(AP) The Wall Street Journal announced on Sunday that it will be reformating its Asian and European editions on Oct. 17 into an easier-to-read, compact format.
The iniatiatives will also involve combining the Asian and European print editions with the Wall Street Journal online at WSJ.com as well as relocating several news jobs from Europe and Asia to the United States.
The announcement is part of a series of changes that its parent company Dow Jones & Co. said will better serve the needs of its “highly mobile” international readers and its advertisers.
Dow Jones said that such changes will save the company approximately $17 million (euro13.1 million) annually, beginning in 2006.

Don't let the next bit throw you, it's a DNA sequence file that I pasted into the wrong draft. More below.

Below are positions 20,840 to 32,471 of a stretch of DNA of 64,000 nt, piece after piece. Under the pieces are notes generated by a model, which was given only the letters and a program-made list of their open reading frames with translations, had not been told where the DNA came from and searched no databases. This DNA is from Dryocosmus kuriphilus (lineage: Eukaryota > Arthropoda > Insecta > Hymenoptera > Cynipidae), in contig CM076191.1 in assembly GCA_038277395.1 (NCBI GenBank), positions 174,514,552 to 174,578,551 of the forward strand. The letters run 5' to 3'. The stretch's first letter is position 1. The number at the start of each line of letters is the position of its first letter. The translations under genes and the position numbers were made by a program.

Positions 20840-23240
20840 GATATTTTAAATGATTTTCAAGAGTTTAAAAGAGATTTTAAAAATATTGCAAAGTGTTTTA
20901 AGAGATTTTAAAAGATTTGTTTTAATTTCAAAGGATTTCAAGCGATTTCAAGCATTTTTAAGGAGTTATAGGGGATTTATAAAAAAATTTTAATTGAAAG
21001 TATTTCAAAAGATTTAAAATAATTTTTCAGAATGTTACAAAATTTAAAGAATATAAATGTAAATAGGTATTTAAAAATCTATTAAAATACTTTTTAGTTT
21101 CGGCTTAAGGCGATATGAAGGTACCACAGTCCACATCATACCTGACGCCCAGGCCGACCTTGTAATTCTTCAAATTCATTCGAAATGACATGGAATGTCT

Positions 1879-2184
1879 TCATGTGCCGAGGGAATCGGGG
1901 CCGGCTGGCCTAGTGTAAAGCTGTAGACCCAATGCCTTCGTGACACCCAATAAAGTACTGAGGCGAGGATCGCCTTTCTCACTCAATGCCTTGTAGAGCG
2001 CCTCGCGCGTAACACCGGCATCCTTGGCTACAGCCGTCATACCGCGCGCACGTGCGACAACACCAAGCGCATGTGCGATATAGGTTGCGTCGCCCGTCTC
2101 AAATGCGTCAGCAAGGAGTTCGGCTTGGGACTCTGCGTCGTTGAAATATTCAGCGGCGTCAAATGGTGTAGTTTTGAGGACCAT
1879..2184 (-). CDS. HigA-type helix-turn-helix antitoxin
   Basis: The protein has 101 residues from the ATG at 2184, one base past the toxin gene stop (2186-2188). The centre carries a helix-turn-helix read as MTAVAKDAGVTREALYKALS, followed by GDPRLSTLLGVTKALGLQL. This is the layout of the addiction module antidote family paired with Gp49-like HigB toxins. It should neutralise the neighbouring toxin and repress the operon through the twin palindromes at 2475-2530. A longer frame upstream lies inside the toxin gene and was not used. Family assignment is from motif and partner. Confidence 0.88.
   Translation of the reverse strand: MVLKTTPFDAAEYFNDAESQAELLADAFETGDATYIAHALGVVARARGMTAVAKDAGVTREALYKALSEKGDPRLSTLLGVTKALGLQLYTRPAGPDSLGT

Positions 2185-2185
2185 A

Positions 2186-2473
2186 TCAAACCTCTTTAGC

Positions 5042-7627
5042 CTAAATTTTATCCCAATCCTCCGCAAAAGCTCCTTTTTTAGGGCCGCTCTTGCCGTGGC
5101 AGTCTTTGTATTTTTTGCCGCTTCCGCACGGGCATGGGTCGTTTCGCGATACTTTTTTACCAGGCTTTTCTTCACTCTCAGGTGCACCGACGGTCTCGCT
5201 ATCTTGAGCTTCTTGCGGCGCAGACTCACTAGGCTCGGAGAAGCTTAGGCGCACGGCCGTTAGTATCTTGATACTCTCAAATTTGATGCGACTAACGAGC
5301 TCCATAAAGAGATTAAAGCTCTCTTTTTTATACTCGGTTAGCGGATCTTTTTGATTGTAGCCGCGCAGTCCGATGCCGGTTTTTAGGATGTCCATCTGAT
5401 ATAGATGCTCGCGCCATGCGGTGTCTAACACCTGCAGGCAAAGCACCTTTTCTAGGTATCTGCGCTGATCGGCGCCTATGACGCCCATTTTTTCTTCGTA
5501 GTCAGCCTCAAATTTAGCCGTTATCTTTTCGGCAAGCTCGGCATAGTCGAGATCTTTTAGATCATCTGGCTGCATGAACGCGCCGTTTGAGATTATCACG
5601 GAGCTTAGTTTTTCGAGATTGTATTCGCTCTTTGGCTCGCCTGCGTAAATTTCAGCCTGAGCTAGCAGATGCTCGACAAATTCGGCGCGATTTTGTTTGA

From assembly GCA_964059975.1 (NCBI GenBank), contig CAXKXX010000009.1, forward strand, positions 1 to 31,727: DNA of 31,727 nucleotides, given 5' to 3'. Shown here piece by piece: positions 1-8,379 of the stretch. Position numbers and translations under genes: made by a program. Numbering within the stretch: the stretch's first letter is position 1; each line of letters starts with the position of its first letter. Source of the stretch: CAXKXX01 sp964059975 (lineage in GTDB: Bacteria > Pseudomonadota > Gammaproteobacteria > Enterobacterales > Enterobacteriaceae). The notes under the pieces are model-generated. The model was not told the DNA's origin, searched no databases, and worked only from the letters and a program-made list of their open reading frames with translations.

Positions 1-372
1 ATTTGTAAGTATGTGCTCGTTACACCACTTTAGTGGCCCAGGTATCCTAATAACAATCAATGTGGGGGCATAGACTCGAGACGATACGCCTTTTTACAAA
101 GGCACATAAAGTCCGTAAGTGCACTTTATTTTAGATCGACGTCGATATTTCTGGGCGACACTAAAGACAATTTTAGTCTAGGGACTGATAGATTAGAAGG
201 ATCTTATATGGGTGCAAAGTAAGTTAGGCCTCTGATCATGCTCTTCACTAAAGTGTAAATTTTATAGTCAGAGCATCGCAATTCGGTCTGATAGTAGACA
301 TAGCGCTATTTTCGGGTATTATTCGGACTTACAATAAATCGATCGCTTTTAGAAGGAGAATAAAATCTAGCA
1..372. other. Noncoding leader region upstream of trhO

In 2005, these savings will total about $5 million (euro3.9 million), before approximately $6 million (euro4.6 million) to $8 million (euro6.2 million) of cash restructuring and other one-time implementation costs.
Bob Christie, a Dow Jones spokesman, said that he does not forsee any “significant” layoffs.
“There will be a few layoffs. Most of this will be reshuffling of jobs,” he said in a phone interview.
As part of the repositioning of jobs, Frederick Kempe, editor and associate publisher of The Wall Street Journal Europe, will return to New York effective Aug. 1, in the new post of assistant managing editor, international, responsible for enhancing coverage for its print and online readers outside the United States.
Raju Narisetti, currently managing editor of The Wall Street Journal Europe, will succeed Kempe as editor.
Both Kempe and Narisetti will report to Paul Steiger, managing editor of The Wall Street Journal.
Some other news jobs will be relocated to the U.S. where the Journal is preparing to launch its Weekend Edition Sept. 17. – AP